The new Model 3 has a base sticker price of $35,000, and Forbes reported Friday that orders were nearing 400,000. Deliveries are scheduled to begin in 2017, but much depends on the company getting its 6-million-square-foot battery factory in Nevada built in time. (Link from NPR: A Rare Look Inside The 'Gigafactory' Tesla Hopes Will Revolutionize Energy Use).

Depending on the model, a Tesla can go 215 to 270 miles on a full charge. In Idaho so far, there are charging stations in Boise, Coeur d’Alene and Twin Falls.

To charge an EV at home, the owner has to plug it in before going to bed. That’s because alternating current is being used. At a supercharging station it’s direct current that’s used, but it’s still not as fast as filling the tank and hitting the road. A charging session takes about half ­an ­hour, which is why Tesla puts its stations in locations where there are restaurants and stores nearby.

Last of all, a word of warning. If you own a Nissan Leaf, a Chevrolet Volt or any other EV you will not be able to charge it at a Tesla station. Nor will you be able to charge a Bolt, Chevy’s newest offering, which has a 200-mile range comparable to Tesla’s, a sticker price in the $30,000 range and is available now.

There are a lot of details to be worked out in the standardization of EV equipment. You might be surprised to know that a lot of the groundwork is being done right here in Idaho Falls, at the Idaho National Laboratory. President Obama even gave INL’s work on electric vehicles a shout out earlier this year during his weekly radio address.

Monday, April 18, 2016

Tap-N-Fill plans May opening at Snake River Landing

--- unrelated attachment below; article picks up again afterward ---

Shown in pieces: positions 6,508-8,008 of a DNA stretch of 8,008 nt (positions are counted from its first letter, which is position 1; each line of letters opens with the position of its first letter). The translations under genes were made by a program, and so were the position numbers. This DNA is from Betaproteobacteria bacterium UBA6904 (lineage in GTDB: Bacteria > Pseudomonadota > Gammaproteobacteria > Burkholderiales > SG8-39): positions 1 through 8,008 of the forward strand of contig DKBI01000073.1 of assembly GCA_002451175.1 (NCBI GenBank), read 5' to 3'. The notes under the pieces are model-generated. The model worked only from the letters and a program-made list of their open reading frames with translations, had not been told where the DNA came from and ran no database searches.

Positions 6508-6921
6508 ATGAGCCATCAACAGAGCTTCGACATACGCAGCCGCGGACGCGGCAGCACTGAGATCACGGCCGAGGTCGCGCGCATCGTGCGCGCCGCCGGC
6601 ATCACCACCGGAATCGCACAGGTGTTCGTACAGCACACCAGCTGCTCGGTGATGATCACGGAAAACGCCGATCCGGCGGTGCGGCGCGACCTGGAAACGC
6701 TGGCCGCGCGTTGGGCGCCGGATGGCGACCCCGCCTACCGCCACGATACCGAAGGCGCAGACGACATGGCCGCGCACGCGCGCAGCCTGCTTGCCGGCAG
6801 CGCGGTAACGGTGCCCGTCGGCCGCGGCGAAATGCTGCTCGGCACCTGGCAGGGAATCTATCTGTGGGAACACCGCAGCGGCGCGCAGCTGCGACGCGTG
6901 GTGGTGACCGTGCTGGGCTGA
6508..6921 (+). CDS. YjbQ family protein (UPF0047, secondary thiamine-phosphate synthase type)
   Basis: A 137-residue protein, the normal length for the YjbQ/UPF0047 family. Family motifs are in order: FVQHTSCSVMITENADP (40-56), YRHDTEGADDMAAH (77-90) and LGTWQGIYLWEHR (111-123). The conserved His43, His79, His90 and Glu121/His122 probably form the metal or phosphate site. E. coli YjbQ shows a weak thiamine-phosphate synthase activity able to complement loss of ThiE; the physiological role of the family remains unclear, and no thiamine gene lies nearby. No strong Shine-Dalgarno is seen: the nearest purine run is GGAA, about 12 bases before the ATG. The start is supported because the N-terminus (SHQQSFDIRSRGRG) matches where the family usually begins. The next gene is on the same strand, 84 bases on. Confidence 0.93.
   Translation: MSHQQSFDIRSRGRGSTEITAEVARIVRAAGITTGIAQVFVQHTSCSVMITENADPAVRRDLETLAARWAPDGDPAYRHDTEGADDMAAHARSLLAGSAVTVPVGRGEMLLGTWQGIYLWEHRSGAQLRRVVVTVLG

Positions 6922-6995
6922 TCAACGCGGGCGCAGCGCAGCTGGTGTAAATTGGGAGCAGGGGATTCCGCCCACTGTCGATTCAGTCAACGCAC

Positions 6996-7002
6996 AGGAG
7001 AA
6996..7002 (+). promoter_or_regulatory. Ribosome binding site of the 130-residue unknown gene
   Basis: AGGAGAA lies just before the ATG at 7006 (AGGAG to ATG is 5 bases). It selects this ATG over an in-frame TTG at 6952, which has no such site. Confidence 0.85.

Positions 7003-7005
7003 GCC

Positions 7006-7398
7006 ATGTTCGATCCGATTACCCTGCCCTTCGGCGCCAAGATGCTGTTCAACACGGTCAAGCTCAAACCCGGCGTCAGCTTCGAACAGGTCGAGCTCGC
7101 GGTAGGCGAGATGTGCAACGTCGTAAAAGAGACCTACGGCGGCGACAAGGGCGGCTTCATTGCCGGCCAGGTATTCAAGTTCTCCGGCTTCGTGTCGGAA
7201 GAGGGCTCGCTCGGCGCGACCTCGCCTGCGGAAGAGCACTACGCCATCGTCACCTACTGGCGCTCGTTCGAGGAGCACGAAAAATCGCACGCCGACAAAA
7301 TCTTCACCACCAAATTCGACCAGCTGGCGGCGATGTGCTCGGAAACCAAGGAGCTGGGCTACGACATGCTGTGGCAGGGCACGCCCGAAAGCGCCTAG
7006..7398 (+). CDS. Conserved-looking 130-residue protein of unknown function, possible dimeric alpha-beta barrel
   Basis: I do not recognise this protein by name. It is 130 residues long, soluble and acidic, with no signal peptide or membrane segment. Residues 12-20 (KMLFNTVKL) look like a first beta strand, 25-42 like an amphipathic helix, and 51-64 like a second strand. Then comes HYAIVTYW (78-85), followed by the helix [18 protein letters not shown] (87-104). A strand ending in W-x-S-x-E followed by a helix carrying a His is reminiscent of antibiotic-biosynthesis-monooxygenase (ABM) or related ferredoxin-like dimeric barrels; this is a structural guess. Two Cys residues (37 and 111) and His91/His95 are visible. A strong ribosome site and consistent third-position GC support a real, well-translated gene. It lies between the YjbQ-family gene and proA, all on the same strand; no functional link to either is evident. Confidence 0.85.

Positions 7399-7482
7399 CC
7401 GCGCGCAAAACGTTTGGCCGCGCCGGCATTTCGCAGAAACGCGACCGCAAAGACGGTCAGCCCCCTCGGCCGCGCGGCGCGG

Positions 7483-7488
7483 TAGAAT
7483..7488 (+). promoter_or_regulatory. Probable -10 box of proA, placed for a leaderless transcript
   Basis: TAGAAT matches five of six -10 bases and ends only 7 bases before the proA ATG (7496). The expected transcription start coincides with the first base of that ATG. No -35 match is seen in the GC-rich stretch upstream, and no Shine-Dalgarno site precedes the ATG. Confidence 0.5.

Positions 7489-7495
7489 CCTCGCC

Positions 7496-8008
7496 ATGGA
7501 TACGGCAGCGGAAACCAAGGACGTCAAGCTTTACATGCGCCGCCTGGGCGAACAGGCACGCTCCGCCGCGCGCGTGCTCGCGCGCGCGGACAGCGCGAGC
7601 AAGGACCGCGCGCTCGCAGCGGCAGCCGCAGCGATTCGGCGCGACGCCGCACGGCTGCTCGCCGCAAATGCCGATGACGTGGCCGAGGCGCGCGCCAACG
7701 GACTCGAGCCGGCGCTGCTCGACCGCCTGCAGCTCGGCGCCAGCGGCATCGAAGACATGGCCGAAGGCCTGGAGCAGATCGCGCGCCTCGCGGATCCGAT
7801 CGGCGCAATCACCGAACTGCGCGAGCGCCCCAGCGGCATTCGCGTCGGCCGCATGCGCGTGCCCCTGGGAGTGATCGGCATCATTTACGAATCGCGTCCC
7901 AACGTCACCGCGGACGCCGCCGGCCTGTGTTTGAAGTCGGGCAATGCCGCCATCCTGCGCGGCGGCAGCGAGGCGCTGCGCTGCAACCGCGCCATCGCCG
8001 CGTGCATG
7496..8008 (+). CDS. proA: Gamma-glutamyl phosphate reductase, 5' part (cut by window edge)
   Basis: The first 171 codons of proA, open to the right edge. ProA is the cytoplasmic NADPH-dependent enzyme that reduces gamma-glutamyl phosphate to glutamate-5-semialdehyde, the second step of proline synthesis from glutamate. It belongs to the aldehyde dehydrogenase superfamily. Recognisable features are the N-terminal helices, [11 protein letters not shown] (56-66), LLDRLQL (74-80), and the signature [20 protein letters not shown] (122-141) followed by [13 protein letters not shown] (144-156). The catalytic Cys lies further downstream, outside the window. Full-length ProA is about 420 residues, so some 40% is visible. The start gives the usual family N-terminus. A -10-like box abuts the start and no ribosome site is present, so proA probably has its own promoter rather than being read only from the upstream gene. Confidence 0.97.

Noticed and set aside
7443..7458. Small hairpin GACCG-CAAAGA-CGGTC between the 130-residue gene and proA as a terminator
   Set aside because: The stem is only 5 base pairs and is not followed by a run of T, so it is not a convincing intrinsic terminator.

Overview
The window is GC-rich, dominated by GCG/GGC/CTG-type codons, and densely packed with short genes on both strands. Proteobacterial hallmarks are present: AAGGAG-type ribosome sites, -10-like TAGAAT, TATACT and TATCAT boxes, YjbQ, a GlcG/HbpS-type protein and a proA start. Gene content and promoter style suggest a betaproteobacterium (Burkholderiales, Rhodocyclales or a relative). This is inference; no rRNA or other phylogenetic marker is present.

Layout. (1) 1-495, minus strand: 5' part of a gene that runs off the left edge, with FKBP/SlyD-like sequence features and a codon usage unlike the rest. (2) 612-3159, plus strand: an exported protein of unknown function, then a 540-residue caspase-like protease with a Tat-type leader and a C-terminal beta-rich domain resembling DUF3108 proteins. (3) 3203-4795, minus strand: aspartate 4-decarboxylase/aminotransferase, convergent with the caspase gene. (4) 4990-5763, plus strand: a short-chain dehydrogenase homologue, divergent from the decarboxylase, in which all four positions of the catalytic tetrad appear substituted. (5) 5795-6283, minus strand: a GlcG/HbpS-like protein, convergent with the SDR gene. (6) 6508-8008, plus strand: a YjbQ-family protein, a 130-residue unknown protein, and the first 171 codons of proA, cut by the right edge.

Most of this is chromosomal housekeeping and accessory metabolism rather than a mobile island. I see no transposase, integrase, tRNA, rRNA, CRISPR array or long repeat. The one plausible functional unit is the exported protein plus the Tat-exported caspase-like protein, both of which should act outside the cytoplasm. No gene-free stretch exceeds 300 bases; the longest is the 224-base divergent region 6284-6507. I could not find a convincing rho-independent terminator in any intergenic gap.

Lovers of craft beer will have a new watering hole in May, Tap-N-Fill, a new growler-to-go business, which is opening in Snake River Landing.

Owners Susan and Jeff Gardner will open Idaho Falls’ first growler station next door to MacKenzie River Pizza, at 1494 Milligan Road, near the river and the Greenbelt Trail System in Snake River Landing.

They plan to offer a convenient location for beer fans to enjoy a large variety of craft beer straight from the tap for at-home or on-site consumption. Tap-N-Fill customers will be able to purchase a growler, typically a half-gallon container specifically designed for holding draft beer, or refill personal growlers from a selection of more than 40 taps. They will also have ciders, kombucha, taster trays to sample a variety of brews, and hope to offer mead as well.”

Operating hours will be Monday through Saturday from noon until 10 p.m.

NuScale announces roadmap for SMR operation at Idaho site by 2024

NuScale, which is developing a 50 MW small modular reactor, provided new details last week on the timeline to having a first-of-kind commercial unit in operation. A company spokesman presented a detailed roadmap for the deployment and a roadmap during a keynote address to the International SMR and Advanced Reactor Summit, which took place last week in Atlanta.

Follow the link to read the story on the neutron blog:

NuScale announces roadmap for SMR operation at Idaho site by 2024

Thursday, April 14, 2016

EIRMC volunteer named national finalist for award

Jim Pletscher is many things — a veteran, philanthropist, and volunteer in Eastern Idaho Regional Medical Center’s Emergency Department.

It is people like Pletscher that EIRMC is seeking to recognize during National Volunteer Week. Before and after shifts, he can be found cleaning up cigarettes butts in the parking lot, jump starting cars, or chatting with patients and staff.

Earlier this year, Pletscher was selected as one of the winners of EIRMC’s Frist Humanitarian Award. He went on to win that same honor the division level of EIRMC’s parent company, Hospital Corporation of America, and this week he was was notified that he was selected from over 165 nominations as one of the two national finalists for the Volunteer Frist Award.